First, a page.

When they were in Pittsburgh for the Police Circus, that's the last time I saw them in Pittsburgh. I was working with the press agent at the time, just for a week. I took a week's vacation from my regular job and went to work for the press to publicize the Circus and them. I said to Tim, "My Dad and Emma's Dad are sitting up there in our box seats. Is there any way we can get them down to meet you?" He says, "Yeah. Come with me." So we went over, walked up the steps and he talks to the usher, "Those two men over there. Tell them to come over here." The usher went over. They didn't know what was going on but my Dad saw me and he says, "Oh, that's Martha. She probably wants us to meet the Pioneers." So we took them down to the dugout and he met all the boys.

        Hugh tried everything under to sun to get him to to out to California. He says, "Oh, please come out. You like to hunt?" My Dad said, "No, I like to fish." Hugh replies, "Oh, good. I got a lot of fishing tackle. Have you ever fished in the ocean?" "No." "Well, you come down. I got a boat. We'll go out in the ocean and fish." They tried everything and my Dad wouldn't budge. He wanted to stay here so I passed up the job I really wanted.



        Little Patsy Linton was my friend's daughter. Where she is, I have no idea. Whether she's still in Reading, PA, I don't know. I can't picture Lillian. I knew one Lillian belonged to the club but she was from Washington, PA. I never met her. Marie had a big scrapbook. [John Fullerton's scrapbook had belonged to Marie Spellman and Lillian Nagode.]


excerpts from the telephone conversation -


John: On the very first page [of his scrapbook] is a poem that Marie wrote entitled "Hats off to the Pioneers". It's one page, about twelve paragraphs. And then Lillian wrote one. The next pages are all head shots of the guys and then some newspaper clips and another poem by Marie. About ten pages in is your poem "To Herb". [Herb Angell] There's another one in here that you and Virginia wrote together and it's called "Christmas at the Ranch."


Martha: I was going out to Virginia's place one night and the snow started coming down real light and I started singing it to myself...the snow was lightly falling, with flakes of white...and the next thing I know, I'd written three verses to it. I sent it in to Sam Allen for his paper and he changed a couple of little words, but it was mostly mine.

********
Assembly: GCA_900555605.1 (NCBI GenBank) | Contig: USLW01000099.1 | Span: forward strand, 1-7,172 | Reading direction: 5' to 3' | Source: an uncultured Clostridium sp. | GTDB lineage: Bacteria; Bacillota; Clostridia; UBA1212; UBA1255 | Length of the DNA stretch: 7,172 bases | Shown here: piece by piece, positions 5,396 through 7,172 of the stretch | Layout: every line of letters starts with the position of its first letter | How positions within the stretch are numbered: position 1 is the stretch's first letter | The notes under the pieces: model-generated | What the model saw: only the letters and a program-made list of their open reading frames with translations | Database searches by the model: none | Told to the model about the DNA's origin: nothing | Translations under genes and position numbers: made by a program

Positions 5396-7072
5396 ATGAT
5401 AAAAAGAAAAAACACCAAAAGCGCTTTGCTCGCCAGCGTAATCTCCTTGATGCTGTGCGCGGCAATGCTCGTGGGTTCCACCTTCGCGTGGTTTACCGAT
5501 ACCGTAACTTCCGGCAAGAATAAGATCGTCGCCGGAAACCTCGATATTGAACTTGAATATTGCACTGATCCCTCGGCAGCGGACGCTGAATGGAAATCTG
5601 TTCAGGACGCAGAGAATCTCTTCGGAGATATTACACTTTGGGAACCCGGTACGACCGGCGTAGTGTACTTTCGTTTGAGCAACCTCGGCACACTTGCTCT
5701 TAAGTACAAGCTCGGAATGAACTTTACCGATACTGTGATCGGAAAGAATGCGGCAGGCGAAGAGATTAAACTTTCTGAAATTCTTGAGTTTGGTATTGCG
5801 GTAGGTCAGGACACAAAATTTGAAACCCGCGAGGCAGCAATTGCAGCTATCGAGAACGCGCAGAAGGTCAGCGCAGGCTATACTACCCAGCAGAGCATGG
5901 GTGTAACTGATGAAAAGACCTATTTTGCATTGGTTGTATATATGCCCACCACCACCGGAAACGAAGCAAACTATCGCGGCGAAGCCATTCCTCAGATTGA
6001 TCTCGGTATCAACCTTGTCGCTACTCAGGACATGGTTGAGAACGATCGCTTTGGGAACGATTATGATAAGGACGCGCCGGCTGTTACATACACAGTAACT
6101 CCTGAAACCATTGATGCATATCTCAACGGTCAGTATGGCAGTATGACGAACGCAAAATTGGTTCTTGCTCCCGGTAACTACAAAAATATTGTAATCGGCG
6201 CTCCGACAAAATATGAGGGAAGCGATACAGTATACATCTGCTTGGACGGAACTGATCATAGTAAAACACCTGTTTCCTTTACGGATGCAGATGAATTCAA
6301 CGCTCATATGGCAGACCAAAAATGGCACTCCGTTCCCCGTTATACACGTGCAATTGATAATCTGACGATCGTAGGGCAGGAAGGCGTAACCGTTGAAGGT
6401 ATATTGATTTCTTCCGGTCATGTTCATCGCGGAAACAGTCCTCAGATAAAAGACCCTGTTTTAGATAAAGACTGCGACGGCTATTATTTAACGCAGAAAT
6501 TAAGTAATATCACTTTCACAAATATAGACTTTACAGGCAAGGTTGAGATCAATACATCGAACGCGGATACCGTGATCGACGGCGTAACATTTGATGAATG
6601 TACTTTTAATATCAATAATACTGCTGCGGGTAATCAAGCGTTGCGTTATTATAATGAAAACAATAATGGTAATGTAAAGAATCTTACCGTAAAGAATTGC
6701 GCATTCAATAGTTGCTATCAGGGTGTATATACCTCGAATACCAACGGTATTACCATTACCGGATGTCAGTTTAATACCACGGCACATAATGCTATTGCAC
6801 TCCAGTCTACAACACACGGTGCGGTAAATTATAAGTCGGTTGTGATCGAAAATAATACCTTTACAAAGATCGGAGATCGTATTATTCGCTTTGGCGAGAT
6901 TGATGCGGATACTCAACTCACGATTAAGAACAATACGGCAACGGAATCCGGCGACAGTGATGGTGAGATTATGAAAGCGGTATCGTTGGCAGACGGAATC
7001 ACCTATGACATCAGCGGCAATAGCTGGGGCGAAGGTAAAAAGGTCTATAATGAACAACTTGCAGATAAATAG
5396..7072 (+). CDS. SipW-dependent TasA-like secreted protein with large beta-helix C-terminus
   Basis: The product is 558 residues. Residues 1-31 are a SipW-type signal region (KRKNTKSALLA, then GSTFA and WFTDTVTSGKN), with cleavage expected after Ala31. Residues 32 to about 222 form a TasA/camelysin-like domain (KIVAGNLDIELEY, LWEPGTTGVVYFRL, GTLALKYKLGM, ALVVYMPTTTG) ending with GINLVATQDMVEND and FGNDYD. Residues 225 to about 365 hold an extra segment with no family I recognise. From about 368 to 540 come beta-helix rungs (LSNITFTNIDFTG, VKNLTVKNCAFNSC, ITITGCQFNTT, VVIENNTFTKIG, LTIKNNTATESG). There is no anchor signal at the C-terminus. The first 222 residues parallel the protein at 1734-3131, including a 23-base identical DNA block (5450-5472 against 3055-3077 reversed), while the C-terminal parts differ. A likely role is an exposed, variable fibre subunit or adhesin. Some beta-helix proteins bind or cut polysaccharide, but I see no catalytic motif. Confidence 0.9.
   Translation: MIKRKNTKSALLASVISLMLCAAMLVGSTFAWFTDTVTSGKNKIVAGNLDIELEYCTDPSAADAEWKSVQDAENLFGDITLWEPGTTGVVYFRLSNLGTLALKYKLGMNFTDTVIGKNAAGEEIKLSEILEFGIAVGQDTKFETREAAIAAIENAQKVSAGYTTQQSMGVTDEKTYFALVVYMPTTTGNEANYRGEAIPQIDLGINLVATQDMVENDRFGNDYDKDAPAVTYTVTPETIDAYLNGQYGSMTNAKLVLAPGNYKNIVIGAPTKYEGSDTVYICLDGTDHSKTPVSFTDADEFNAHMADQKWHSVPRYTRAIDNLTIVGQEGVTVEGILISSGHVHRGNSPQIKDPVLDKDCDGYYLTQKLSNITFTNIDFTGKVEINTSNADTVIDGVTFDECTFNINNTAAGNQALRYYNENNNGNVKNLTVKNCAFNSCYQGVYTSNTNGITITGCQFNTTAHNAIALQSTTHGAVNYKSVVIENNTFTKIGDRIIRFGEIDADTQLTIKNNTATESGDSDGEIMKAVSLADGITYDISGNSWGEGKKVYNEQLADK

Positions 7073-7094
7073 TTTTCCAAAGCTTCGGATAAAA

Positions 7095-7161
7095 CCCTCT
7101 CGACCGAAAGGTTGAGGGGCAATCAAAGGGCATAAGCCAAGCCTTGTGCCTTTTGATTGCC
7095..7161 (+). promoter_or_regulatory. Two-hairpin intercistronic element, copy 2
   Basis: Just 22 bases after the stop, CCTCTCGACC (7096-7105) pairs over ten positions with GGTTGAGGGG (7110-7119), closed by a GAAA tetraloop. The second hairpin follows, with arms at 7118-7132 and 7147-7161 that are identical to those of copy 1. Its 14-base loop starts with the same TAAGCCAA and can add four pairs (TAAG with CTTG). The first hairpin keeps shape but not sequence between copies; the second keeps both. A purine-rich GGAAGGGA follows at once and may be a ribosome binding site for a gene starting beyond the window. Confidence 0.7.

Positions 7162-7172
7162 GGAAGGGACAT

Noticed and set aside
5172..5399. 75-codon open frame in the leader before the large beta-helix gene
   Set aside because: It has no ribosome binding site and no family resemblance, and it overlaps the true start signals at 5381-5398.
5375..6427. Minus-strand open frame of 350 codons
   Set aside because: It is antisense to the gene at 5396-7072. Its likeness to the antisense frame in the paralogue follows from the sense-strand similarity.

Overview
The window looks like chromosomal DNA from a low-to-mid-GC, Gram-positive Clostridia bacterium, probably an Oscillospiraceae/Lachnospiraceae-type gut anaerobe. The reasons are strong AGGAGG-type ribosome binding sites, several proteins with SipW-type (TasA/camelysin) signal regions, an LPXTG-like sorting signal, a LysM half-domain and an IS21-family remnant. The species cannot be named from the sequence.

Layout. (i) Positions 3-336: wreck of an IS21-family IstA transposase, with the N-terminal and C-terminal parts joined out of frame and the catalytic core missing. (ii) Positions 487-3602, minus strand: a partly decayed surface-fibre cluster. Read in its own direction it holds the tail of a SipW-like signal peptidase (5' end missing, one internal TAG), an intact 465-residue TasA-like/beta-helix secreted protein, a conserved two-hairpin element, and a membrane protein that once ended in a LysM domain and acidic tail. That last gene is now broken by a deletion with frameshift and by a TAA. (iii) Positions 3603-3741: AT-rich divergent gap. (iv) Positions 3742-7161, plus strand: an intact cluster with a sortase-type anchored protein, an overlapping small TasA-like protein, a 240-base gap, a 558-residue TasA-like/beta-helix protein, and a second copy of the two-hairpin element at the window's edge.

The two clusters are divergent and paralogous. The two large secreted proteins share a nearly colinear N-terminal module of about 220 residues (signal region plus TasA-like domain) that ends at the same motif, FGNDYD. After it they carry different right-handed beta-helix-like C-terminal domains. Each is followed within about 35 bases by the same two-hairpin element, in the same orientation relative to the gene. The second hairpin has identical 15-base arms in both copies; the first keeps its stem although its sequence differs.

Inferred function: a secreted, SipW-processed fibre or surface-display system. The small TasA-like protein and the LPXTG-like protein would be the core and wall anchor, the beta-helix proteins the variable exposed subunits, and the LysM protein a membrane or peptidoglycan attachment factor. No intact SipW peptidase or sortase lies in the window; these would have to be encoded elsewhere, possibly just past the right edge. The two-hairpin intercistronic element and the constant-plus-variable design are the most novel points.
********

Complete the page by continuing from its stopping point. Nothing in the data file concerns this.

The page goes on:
John: I've got seven copies of the Tumbleweed Topics right here in front of me and I've got the one from Christmas 1941. Bob is on the cover and on page 5 is a poem that you and Virginia wrote. "'Twas a balmy Christmas evening and a goodly crowd was there. That well nigh filled the bunkhouse at the ranch of Circle Square."


Martha: Every now and then I could write a poem about them but Ginny and I did go together on that one. She'd give me the idea and I'd try to rhyme it. I typed these myself. I hated to give it up but I just couldn't do it any more and, after all, my job did come first.









We are grateful to John Fullerton, to whom Martha gave the originals, for the images  and to Josh Heston for scanning them.



The Sons of the Pioneers with fan club president, Martha Retsch.

Sunday, October 10, 1943 at the Astor Hotel, New York City



Caption on the back reads: Martha Retsch, president of the Sons of the Pioneers Club, Virginia Sullivan (Massachusetts Ranch Boss), Roy Rogers, and Virginia Shaw (Pennsylvania Ranch Boss.) at a Fan Club party in honor of Roy on Sunday October 10, 1943


Lloyd Perryman



Tim Spencer



Hugh & Karl Farr



Tim Spencer and Pat Brady



Hugh Farr, 1940



Shug Fisher, Hugh Farr, Bob Nolan, Roy Rogers, Tim Spencer, Karl Farr and Ken Carson



Bob Nolan



Tim Spencer



Ken Carson



Hugh Farr



Shug Fisher



Shug Fisher



Roy Rogers



Martha Retsch, Helen Gould, Tim Spencer, unidentified, Virginia Gallick

Front: Loretta & Harold [Hal] Spencer

1945 03 05


Left: Martha Retsch, Tim Spencer and Virginia Gallick

Right: Tim & Velma Spencer

1945 03 05


Left: Hugh Farr at Republic Studios

Right: Tim Spencer

1945 03 27


Hugh Farr and Tim Spencer at Republic Studios

1945 03 27


Left: Hugh Farr and Emma Hackett

Right: Tim Spencer and Emma Hackett

Reading, PA 1945 10 20


Bob Nolan at Kennywood Park, Pittsburgh, PA


Shug Fisher and Emma Hackett, Reading, PA

1945 10 20



Martha Retsch, Karl Farr, Terry Sevigny, Lloyd Perryman, Pat Brady and Emma Hackett

Philadelphia, PA, 1946 09 15


The Nelson Eddy Show June 2, 1946

Bob Nolan, Hugh Farr, Nelson Eddy, Karl Farr, Lloyd Perryman (with Tim standing behind) and Pat Brady.



Hugh Farr c. 1946


Tim Spencer, c. 1946


Velma & Tim Spencer, Martha Retsch, Emma Hackett, Hugh Farr, Pat Brady, Karl Farr, Bob Nolan, Lloyd Perryman and Sons of the Pioneers secretary, Terry Sevigny.

Phila. Penn. - Rodeo Luncheon (Roy Rogers on the dais)




Ken Curtis


Left: Ken Curtis c. 1950

Right: Tommy Doss and Martha Retsch c. 1950


Clockwise from Ken Curtis (top): Karl Farr, Lloyd Perryman, Shug Fisher, Hugh Farr and Tim Spencer




Left: Dale Evans and Martha Retsch

Right: Martha Retsch and Roy Rogers

September 1954


Martha Retsch and Lloyd Perryman

September 1954



The Sons of the Pioneers, September 1954

Standing: Hugh Farr, Dale Warren and Lloyd Perryman

Front: Karl Farr, Deuce Spriggins and Tommy Doss


Left: Hugh Farr and Martha Retsch

Right: Martha Retsch and Shug Fisher

November 1955


Lloyd Perryman and Martha Retsch

November 1955


Tommy Doss, Martha Retsch and Dale Warren

February 1956












Martha Retsch passed away on December 26, 2010.